In Massachusetts, there are two ways by which a party can file for a divorce. The first is commonly known as a “joint petition.” The second is commonly referred to as a “complaint for divorce.”
A “joint petition” is filed when the parties agree on how to resolve all of the issues surrounding their separation. This includes grounds for divorce, division of assets, custody & visitation, health insurance, retirement plans, alimony, child support, etc. The parties will be required to file a petition for divorce, several procedural documents and a settlement agreement that documents how they will resolve each and every issue. After all documents are drafted, negotiated and signed, the parties file the petition with the Court, along with all the corresponding documents, and request that a date be assigned for an uncontested hearing. At that hearing, the parties appear for testimony and review of the case by the Judge.
If there is any conflict between the parties related to the divorce action (ie they cannot agree on division of assets, one party does not want to divorce, etc.), one party can initiate a case by filing a “complaint for divorce.” If there are immediate issues, such as support or custody and visitation, the plaintiff may also choose to file motions at this time. The Court will then issue a summons that the plaintiff must serve to the defendant, along with a copy of the complaint. The defendant then has a certain time period in which s/he must file an answer. From there, the case proceeds to discovery, which is a process by which the parties share information. The parties then have a four way hearing to discuss the issues in the case and explore settlement. If the matter cannot be settled, the parties next attend a pre-trial conference at the Court and prepare for trial. Many times, cases are resolved with the Court’s assistance at these hearings. While this is a very simplified version of the process, it gives you a general idea of how a case proceeds when a complaint for divorce is filed. There are many issues that may arise along the way that may require negotiation, settlement or decision by the Court.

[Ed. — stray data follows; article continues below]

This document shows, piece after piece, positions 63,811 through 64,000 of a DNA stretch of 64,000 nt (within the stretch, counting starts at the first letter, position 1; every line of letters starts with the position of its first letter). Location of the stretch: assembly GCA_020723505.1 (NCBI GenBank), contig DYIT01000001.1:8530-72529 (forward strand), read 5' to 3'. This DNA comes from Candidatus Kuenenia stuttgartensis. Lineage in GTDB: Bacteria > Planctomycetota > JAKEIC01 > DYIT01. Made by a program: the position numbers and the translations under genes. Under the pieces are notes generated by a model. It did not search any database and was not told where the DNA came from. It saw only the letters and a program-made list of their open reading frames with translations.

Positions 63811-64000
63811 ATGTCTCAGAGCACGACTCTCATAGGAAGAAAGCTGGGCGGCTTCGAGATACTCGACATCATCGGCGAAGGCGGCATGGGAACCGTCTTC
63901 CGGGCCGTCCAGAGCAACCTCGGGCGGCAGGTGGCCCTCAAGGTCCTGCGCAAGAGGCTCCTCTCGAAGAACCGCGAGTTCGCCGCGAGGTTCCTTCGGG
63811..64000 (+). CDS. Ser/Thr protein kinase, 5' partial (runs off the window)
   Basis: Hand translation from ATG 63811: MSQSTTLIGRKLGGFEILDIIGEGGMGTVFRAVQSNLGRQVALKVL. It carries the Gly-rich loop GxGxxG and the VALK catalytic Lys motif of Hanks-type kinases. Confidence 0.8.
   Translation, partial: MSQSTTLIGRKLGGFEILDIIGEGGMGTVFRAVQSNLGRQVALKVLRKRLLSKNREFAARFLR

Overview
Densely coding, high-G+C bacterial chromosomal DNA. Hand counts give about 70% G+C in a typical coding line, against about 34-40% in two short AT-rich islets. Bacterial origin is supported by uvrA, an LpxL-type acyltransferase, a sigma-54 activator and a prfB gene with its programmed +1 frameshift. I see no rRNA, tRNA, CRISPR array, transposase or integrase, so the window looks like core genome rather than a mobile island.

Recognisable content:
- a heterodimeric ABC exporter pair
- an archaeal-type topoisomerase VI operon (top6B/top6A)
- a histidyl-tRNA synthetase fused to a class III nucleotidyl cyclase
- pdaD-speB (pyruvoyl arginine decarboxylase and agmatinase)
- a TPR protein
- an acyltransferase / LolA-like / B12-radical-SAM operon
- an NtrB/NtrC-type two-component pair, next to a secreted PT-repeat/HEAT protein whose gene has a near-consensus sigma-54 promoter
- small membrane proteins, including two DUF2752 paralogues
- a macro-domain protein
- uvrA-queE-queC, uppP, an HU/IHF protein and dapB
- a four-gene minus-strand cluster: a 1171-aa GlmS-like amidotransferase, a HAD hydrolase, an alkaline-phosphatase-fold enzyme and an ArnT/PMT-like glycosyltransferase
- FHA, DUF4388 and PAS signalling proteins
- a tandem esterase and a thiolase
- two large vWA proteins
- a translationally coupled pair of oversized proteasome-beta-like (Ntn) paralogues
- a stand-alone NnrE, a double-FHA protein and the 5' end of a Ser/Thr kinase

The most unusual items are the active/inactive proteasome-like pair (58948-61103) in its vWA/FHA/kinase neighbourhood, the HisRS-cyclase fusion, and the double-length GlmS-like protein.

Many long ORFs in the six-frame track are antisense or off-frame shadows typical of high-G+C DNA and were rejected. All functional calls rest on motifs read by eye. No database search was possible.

A breakdown of a marriage or a separation of a family is often a devastating experience. There are many things to consider and difficult decisions to be made. Frequently, a party to a divorce action, or a potential divorce action, has questions about the applicable law, the process, the decisions, the cost, support, custody, visitation, Court appearances and the future. In an already emotional situation, you will best be served by an experienced attorney that will take you through the process step by step and give you the guidance and understanding that you need to consider every issue and make informed decisions about your future.